Some things don’t require language skills. I realized that from the outset every one of the team understood what the end objective was. They all understood their part.
We hadn’t even started talking about what each person should cover within their section of the presentation, they were totally focused on what overall impression they needed to leave with the client. Once we started to get into the project the objective never changed.
Already, this is a significant advantage over many bid teams who think they can just roll up and talk without considering the overall objective and the impression they want to leave behind.
More than words can say
Communicating effectively in any language way more than just being able to use grammar correctly and understanding the nuances of words that sound similar but can have vastly different meanings!
Enthusiasm (which is vital for building relationships and rapport) isn’t something that is language specific. It comes across no matter what tongue you’re in. It is, of course, extra difficult when you’re having to think more carefully about the words and phrases that you say.
My client’s team truly believed in the strengths of their business - this came across instantly. I know from feedback from the ultimate client that they picked this up too.
Does it matter if the grammar and phraseology isn’t perfect? Well, this could be an issue, but when the audience can detect the genuine belief in what is being said they may be less bothered by imperfect grammar.
Being brave, being different
Another thing that impressed me was that no matter how stressed they felt about making the presentations they were all prepared to ‘have a go.’ They were not worried about embarrassing themselves in front of their colleagues or prospects by saying the wrong word or using verbs incorrectly. The additional challenges of presenting in a foreign tongue made them even more open to using other techniques to ensure their communications were effective - again, something many bid teams can learn from.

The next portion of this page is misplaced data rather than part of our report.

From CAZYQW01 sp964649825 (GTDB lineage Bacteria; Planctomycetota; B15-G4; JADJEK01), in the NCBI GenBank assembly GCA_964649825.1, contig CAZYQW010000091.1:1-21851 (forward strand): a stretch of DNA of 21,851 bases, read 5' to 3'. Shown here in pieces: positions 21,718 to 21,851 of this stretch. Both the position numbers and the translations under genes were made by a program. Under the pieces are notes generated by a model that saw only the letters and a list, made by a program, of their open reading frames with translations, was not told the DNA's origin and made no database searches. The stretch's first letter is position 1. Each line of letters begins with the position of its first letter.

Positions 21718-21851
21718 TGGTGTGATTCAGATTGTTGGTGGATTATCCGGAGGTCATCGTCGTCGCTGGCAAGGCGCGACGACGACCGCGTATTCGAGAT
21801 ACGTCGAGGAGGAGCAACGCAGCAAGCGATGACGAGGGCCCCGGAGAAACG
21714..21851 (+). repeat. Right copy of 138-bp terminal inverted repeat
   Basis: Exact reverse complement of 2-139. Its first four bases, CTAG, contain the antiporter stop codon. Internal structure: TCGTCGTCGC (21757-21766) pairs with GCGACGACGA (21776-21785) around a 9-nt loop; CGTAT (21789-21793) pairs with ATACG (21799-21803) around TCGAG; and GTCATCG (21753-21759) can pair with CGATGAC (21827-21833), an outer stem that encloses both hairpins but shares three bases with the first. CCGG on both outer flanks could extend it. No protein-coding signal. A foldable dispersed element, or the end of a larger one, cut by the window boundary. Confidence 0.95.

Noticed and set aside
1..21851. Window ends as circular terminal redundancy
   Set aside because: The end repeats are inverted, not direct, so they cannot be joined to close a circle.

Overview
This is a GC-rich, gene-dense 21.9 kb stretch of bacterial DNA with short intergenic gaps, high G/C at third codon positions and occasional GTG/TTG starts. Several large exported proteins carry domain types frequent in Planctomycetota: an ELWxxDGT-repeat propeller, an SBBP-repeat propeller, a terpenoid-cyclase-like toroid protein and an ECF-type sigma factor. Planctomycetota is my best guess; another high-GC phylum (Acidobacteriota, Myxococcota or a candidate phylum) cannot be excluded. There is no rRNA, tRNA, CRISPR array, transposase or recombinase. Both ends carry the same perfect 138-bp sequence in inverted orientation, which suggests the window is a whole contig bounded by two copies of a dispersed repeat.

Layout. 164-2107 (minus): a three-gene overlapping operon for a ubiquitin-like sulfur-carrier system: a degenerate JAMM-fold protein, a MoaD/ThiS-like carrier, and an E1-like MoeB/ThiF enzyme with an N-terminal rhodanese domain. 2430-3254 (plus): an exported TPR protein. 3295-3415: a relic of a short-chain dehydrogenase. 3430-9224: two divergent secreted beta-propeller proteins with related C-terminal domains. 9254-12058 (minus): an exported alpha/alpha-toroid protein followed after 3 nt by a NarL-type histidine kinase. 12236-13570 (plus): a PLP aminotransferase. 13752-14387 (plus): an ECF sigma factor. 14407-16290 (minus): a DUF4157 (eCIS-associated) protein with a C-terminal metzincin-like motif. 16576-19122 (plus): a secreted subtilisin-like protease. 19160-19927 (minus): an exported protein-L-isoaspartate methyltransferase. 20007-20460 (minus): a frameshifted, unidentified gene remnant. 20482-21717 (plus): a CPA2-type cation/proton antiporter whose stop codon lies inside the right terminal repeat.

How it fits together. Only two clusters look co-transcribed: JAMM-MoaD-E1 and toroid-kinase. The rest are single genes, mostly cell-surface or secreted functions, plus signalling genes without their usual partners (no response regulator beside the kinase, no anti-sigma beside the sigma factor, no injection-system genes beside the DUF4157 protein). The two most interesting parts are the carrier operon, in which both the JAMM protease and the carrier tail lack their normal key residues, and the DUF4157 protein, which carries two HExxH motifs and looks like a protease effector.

I’ve always advocated the power of the pause. It’s one of the most under-used techniques in effective communication. When I worked with this team I made it my number one priority. They realised that the audience might have to concentrate harder to accurately understand what they were being told. Elongated pauses would give the audience the time to listen, mull over and then confirm in their own minds what information they had just received. They could then check back in to the presenter to listen to the next key message.
From the presenter’s perspective, it gave them added time to get straight in their minds what they would say next and to get their words in order.
Perhaps most significantly, but almost as an unplanned consequence, the presenters had to avoid getting into too much detail because they would have run over time. So they didn’t bore their audience with unnecessary technical speak (and given the industry they work in jargon would have been all too easy to drop into). This de-stressed the presenters who realized they wouldn’t have to try to explain lots of complex details, which made them appear more confident and even more enthusiastic.
The feedback I got was that the audience could focus on remembering the key messages and the evidences and proofs that supported these. The audience was relieved not to have listened to detail laden presentations from which they would have to try to sift out the important information.
Being enthusiastic and making it as easy as possible for the audience are goals all presenters aspire to. It makes your role as influencer that much easier!